A megalith is a large stone that has been used to construct a prehistoric structure or monument, either alone or together with other stones. There are over 35,000 in Europe alone, located widely from Sweden to the Mediterranean sea.[1]

Dolmen at Ganghwa Island, South Korea (c. 300 BC).
Megalithic Batu Brak in Batu Brak District, West Lampung Regency, Lampung Province, Indonesia (c.2100 BC)
Megalithic grave Harhoog in Keitum, Sylt, Germany (c. 3000 BC)

The word was first used in 1849 by the British antiquarian Algernon Herbert in reference to Stonehenge[2][3] and derives from the Ancient Greek words "mega" for great and "lithos" for stone. Most extant megaliths were erected between the Neolithic period (although earlier Mesolithic examples are known) through the Chalcolithic period and into the Bronze Age.[4]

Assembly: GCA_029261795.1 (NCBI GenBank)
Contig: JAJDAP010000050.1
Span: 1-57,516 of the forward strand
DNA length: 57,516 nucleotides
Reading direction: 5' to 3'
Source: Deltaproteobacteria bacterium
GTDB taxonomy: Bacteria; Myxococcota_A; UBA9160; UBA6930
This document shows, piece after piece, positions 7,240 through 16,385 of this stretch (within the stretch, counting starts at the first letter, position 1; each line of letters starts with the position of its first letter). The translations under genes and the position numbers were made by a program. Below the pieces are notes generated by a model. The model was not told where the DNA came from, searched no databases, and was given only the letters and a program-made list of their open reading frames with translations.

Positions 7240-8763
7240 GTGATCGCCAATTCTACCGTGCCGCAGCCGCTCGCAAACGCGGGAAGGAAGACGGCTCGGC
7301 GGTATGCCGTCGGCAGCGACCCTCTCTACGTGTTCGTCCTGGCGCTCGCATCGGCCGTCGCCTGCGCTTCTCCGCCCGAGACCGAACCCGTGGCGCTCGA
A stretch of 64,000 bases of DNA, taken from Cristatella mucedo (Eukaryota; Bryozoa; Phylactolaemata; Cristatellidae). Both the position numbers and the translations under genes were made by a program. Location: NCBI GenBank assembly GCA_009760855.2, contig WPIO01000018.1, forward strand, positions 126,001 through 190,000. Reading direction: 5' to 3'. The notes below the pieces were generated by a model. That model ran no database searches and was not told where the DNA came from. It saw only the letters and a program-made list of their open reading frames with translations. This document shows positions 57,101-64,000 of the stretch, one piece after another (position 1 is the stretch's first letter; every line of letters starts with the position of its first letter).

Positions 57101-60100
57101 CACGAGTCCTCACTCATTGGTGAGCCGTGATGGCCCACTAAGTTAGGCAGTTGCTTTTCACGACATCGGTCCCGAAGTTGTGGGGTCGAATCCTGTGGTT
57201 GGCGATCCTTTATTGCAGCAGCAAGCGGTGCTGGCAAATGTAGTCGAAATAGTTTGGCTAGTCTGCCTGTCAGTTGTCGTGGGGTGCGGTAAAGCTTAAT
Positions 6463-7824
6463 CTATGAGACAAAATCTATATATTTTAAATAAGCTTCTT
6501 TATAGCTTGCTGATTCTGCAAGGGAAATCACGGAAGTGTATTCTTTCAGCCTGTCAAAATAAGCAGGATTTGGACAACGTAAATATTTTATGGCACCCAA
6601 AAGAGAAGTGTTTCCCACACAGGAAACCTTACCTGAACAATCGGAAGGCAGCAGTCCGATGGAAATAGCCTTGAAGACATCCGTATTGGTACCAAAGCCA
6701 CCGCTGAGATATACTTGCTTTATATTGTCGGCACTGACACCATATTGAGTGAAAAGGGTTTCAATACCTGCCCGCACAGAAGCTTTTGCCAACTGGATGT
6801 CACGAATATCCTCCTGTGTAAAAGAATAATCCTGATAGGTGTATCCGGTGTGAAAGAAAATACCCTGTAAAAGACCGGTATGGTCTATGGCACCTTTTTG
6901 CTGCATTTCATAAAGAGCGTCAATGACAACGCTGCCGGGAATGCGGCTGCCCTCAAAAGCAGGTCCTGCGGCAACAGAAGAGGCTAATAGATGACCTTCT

At that time, the beliefs that developed were dynamism and animism, because Indonesia experienced the megalithic age or the great stone age in 2100 to 4000 BC. So that humans ancient tribe worship certain objects that are considered to have supernatural powers. Some relics of the megalithic era are menhirs (stone monuments) and dolmens (stone tables)[5].

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